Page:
- Tell me your feelings about Tom Bom, Jolly Tom, Tom Bombadillo.
- If you don’t know the origins of Tom Bombadil’s character, it is spectacular. Here it is courtesy of the Tolkien Estate: “Tom Bombadil was the name of a Dutch doll that belonged to Michael, J.R.R. Tolkien’s second son. John, his elder brother, did not like it, and one day decided to stuff it down the lavatory; but the doll was saved from this miserable fate and became the subject of a poem, ‘The Adventures of Tom Bombadil.’”
- If you haven’t read it, go take a look at Tolkien’s “On Fairy Stories.” It’s a wonderful essay, and a must for anyone interested in writing fantasy.
- Sam on Old Man Willow: “I don’t like this great big tree. I don’t trust it. Hark at it singing about sleep now! This won’t do at all!” Any thoughts on why Sam was particularly resistant to the willow? I’m tempted to say that Sam simply has a much more solid sense of himself, and is less flighty, than the others. Sam does seem the type to be rather wowed by a magical tree, though, so I’m not quite sure where I land on that one. Similarly, Merry seems less affected than the rest near the start of the chapter. Is it just because he’s been in the Old Forest before?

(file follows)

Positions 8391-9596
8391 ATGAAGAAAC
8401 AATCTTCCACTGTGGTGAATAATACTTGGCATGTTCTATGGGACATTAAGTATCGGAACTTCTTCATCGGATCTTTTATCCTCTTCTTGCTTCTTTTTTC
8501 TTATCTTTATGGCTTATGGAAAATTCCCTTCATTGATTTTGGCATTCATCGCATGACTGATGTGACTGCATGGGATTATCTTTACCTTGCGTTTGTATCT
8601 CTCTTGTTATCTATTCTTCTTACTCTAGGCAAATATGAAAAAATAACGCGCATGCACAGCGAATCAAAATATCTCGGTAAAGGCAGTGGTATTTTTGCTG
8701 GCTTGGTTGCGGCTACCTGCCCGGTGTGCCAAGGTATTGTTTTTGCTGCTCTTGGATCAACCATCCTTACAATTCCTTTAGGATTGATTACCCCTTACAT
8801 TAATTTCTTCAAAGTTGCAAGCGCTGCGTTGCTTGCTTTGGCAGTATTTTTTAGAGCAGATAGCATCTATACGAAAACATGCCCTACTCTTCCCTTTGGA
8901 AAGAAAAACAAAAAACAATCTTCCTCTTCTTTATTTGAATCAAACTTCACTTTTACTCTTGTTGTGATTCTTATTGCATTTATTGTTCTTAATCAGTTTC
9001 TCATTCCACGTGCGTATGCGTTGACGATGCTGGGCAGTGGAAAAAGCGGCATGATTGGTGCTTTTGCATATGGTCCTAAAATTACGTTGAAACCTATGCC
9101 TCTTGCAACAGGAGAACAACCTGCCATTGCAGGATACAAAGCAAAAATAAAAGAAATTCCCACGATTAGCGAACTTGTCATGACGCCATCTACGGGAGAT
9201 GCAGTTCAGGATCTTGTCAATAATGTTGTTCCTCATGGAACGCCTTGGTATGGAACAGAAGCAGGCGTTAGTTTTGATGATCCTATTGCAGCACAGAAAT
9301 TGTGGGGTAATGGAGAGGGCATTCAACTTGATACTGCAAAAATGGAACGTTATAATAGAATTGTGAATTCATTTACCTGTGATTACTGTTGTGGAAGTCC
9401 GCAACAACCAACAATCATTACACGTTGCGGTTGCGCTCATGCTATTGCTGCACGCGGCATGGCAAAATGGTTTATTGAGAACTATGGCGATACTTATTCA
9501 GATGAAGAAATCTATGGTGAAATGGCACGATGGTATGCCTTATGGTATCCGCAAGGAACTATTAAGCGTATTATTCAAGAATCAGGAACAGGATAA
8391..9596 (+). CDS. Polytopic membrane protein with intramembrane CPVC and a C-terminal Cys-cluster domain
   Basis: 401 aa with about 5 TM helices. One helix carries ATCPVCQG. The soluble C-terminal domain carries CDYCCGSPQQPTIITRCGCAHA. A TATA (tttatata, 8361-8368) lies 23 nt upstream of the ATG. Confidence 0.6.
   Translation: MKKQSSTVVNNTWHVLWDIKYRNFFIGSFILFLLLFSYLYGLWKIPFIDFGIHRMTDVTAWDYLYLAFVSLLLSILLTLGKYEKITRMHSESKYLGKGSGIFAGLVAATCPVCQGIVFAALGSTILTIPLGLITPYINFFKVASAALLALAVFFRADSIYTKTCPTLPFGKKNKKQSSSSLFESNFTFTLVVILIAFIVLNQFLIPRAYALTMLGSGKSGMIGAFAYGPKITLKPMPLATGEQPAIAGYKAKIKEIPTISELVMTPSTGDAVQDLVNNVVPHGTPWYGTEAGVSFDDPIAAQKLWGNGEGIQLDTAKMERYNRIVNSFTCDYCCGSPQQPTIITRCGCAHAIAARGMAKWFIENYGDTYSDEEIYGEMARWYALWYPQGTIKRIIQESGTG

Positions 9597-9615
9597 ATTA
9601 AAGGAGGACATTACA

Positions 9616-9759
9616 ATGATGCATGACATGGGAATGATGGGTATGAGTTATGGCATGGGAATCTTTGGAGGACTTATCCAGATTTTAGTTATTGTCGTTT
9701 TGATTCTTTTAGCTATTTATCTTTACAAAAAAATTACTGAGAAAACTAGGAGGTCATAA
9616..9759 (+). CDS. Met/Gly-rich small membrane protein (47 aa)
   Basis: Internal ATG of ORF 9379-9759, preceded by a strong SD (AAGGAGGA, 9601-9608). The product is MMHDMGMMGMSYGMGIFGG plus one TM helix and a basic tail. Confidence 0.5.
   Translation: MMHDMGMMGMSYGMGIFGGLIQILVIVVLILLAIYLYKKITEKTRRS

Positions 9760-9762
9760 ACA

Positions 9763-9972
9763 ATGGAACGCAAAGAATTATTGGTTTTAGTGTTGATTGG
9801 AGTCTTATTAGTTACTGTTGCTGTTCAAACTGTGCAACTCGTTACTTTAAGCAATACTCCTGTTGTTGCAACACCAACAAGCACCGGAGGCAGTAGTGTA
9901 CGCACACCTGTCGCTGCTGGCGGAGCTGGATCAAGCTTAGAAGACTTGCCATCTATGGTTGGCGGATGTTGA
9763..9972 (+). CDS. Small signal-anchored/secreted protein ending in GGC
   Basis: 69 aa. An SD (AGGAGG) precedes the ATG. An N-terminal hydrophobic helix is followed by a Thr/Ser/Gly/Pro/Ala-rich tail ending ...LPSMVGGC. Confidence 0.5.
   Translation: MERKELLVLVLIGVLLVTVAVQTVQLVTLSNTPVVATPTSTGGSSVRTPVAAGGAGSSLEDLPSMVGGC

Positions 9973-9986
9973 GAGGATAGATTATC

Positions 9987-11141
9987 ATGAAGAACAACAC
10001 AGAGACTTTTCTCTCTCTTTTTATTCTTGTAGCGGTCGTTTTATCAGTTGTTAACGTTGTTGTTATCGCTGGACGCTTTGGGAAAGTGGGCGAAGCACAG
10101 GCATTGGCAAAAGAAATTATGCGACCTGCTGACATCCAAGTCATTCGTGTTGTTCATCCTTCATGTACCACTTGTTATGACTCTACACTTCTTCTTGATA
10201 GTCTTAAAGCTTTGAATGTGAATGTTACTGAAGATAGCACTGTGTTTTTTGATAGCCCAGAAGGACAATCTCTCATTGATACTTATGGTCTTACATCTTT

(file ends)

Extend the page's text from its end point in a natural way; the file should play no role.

- I’m also delighted that Sam’s response to Frodo getting tossed into the Withywindle is “You shouldn’t sit in such a place, if you feel sleepy.” You’re not wrong, Sam!
- “Wait a minute,” cried Sam, struck by an idea suggested by firewood. “We might do something with fire!”
“We might,” said Frodo doubtfully. “We might succeed in roasting Pippin alive.”
- Prose Prize: Lots of good contestants this week. Tolkien is at the top of his game in describing the dense, pressing claustrophobia of the forest. Despite that, I quite like this passage, coming as soon as Frodo & Co. leave the house at Crickhollow: The leaves of trees were glistening, and every twig was dripping; the grass was grey with cold dew. Everything was still, and far-away noises seemed near and clear: fowls chattering in a yard, someone closing the door of a distant house. It’s such a spot-on description for what it feels like to walk out into the early morning in the fall.
- Our art this week comes courtesy of Phil Dragash whose Tolkein artwork can be largely found here.
Next Week: All Tom Bombadil, all the time. Plus Goldberry!